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VCU joins national project to advance health research for all

NIH project may fuel new insights toward ‘precision medicine.’

Illustration, many people, diverse races, ethnicities

Medical research leads to better clinical care. The larger the sample size and the more diverse the participants, the more that research tells us about human health.

To help build the largest-of-its-kind health database, Virginia Commonwealth University and VCU Health are joining a national project to understand better why people get sick or stay healthy. The All of Us Research Program at the National Institutes of Health (NIH) invites 1 million or more people across the U.S. to partner in this effort and share their information to drive medical breakthroughs.

VCU Health is one of three sites chosen — and the only one on the East Coast — to roll out a new approach to recruitment for the program. VCU Health hopes to help 250 to 1,000 people enroll.

“We’re proud to contribute to this historic project,” said F. Gerard Moeller, M.D., director of the C. Kenneth and Dianne Wright Center for Clinical and Translational Research and the VCU lead for All of Us. “As communities in Virginia work to combat the health disparities heightened by COVID-19, diverse representation in research has never felt more critical. All of Us will help find answers to some of our foundational health challenges.”

NIH began national enrollment for All of Us in 2018, aiming to learn more about what prevention and treatments work best for people of different backgrounds, based on environment, lifestyle, family history and genetic makeup. Over the course of the program, anticipated to last 10 years or more, volunteers will be able to contribute information through surveys, electronic health records, wearable technologies and biosamples (blood, urine and/or saliva).

Their data and samples, kept under strict safeguards to protect participants’ privacy, will be broadly accessible to researchers nationwide for use in thousands of studies on different health conditions. Results will help researchers develop precision medicine techniques, which doctors use to care for patients based on an understanding of the individual differences that influence health and disease.

“Many things can affect our health – from where we live and work, to what we do, to our family health histories,” said Josh Denny, M.D., All of Us’ chief executive officer. “The more researchers can learn about what makes us unique, the more tailored health care can become in the future.”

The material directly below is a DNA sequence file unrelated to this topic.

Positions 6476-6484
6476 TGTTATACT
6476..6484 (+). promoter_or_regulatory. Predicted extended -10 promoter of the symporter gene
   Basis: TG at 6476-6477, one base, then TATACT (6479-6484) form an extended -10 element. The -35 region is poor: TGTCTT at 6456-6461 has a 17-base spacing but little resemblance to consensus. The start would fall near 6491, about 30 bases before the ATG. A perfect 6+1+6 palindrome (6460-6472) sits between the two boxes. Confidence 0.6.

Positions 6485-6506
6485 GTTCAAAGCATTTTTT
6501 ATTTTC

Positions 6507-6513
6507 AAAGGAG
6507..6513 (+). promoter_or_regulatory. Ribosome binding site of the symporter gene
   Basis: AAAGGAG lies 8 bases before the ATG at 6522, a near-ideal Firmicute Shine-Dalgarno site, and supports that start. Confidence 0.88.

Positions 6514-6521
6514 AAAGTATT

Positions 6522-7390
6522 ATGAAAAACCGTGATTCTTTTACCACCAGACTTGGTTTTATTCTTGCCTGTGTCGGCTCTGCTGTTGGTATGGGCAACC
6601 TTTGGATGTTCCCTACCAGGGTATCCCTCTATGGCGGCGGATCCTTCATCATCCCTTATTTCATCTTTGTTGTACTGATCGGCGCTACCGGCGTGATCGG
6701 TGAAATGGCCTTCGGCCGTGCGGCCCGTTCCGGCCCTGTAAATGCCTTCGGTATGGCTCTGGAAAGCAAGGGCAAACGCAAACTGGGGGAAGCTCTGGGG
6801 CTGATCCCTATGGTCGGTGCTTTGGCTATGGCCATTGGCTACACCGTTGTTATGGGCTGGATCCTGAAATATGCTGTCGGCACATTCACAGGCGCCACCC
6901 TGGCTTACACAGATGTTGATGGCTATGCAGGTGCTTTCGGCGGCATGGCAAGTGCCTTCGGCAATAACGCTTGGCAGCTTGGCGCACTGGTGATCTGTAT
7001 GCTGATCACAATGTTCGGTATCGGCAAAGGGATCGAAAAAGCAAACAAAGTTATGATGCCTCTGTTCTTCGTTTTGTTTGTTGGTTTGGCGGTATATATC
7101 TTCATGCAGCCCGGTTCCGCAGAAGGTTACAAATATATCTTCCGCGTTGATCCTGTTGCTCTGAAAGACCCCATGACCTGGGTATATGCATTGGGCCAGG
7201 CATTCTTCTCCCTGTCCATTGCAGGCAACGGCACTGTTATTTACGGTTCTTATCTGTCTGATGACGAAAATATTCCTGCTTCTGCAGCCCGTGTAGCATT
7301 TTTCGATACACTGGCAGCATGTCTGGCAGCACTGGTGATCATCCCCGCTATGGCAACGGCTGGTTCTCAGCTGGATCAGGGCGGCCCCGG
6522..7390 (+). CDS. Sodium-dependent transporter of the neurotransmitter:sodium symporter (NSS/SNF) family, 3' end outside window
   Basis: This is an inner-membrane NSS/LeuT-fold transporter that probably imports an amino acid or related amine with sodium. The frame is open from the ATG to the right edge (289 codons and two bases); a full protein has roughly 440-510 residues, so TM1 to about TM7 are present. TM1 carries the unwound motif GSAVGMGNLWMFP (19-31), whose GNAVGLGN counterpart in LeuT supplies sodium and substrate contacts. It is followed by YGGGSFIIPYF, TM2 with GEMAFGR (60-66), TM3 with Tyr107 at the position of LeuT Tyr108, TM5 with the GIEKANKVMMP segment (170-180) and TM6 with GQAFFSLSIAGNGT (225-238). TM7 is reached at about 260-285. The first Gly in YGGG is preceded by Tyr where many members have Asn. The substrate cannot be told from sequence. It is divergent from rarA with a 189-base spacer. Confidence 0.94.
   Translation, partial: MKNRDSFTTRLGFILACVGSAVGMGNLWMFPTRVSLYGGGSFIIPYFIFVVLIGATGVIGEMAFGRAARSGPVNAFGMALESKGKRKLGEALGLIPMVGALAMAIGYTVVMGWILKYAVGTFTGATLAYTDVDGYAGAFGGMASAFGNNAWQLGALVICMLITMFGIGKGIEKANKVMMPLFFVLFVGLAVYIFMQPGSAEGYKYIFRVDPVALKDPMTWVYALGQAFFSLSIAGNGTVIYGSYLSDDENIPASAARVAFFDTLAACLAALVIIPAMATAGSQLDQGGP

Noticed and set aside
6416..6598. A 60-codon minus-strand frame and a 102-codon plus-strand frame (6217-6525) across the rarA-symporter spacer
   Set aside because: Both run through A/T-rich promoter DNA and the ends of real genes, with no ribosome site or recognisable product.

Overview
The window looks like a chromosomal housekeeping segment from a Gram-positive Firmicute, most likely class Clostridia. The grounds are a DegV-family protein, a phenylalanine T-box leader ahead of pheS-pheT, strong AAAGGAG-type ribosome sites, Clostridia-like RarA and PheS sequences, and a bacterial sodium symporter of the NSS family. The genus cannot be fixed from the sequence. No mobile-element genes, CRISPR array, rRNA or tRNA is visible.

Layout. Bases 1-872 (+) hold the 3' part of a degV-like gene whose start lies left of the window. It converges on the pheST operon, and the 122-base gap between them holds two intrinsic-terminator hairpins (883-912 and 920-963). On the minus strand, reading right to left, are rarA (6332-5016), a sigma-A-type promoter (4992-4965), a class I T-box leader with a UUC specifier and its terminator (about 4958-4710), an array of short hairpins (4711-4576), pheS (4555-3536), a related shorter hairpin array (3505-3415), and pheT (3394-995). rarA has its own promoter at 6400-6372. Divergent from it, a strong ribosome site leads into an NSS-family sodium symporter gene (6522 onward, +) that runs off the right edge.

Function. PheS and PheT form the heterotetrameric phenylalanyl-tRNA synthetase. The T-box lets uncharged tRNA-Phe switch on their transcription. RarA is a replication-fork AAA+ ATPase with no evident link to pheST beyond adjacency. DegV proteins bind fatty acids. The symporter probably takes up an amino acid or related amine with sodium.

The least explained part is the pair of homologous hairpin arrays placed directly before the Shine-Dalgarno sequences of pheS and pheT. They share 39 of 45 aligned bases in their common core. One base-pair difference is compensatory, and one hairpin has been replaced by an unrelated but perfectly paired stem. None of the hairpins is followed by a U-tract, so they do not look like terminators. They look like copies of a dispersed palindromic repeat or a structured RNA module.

All of Us has a special focus on including communities that have been underrepresented in research in the past, to support discoveries that reduce health disparities. Currently, of the more than 271,000 participants who have completed the initial steps of the program, more than 80% come from underrepresented communities. That includes racial and ethnic minorities, sexual and gender minorities, rural residents, older adults and other groups.

As part of the partnership, VCU will support the secure transfer of electronic health records for participants at VCU Health who wish to share them. The records are a critical component of the All of Us dataset because they help researchers to get a more complete picture of participants’ health, with information about diagnoses, medical visits, treatments and more.

“What’s unique about this study, beyond its size, is that participants are really partners in the project,” said Moeller. “They’ll shape the research with their input, and they’ll receive information back – to learn about their own health.”

Joining Moeller in leading VCU’s involvement are Tamas Gal, M.B.A., Ph.D., the director of research informatics at the Wright Center, and Robert Winn, M.D., director of VCU Massey Cancer Center.

Winn co-led Illinois’ All of Us program in his previous role at the University of Illinois Hospital and Health Science System in Chicago, and he brings expertise in the community-engaged research that this project typifies.

“Determining how biological and social determinants interact to cause disease or promote health will help our nation develop better strategies to prevent illness and improve treatment options for highly challenging and complex diseases,” said Arthur L. Kellermann, M.D. M.P.H., senior vice president of VCU Health Sciences and CEO of VCU Health System. “Working in concert with our community partners and other participants in the NIH All of Us initiative, VCU can help strengthen the health of communities throughout Virginia and across the U.S.”

The NIH awarded a grant in September to the Wright Center, as a Clinical and Translational Science Award hub, of $346,000 to support the complex data infrastructure behind linking local records to a national database. The grant helps cover the cost of the All of Us activities and another project, the National COVID Cohort Collaborative, which the Wright Center joined this summer.

The National COVID Cohort Collaborative created a national, centralized database of information on COVID-19 that will help researchers study the virus at a meaningful scale.

This work is supported by NIH’s National Center for Advancing Translational Sciences through award number UL1TR002649 at the VCU Wright Center.

All of Us is a service mark of the U.S. Department of Health and Human Services.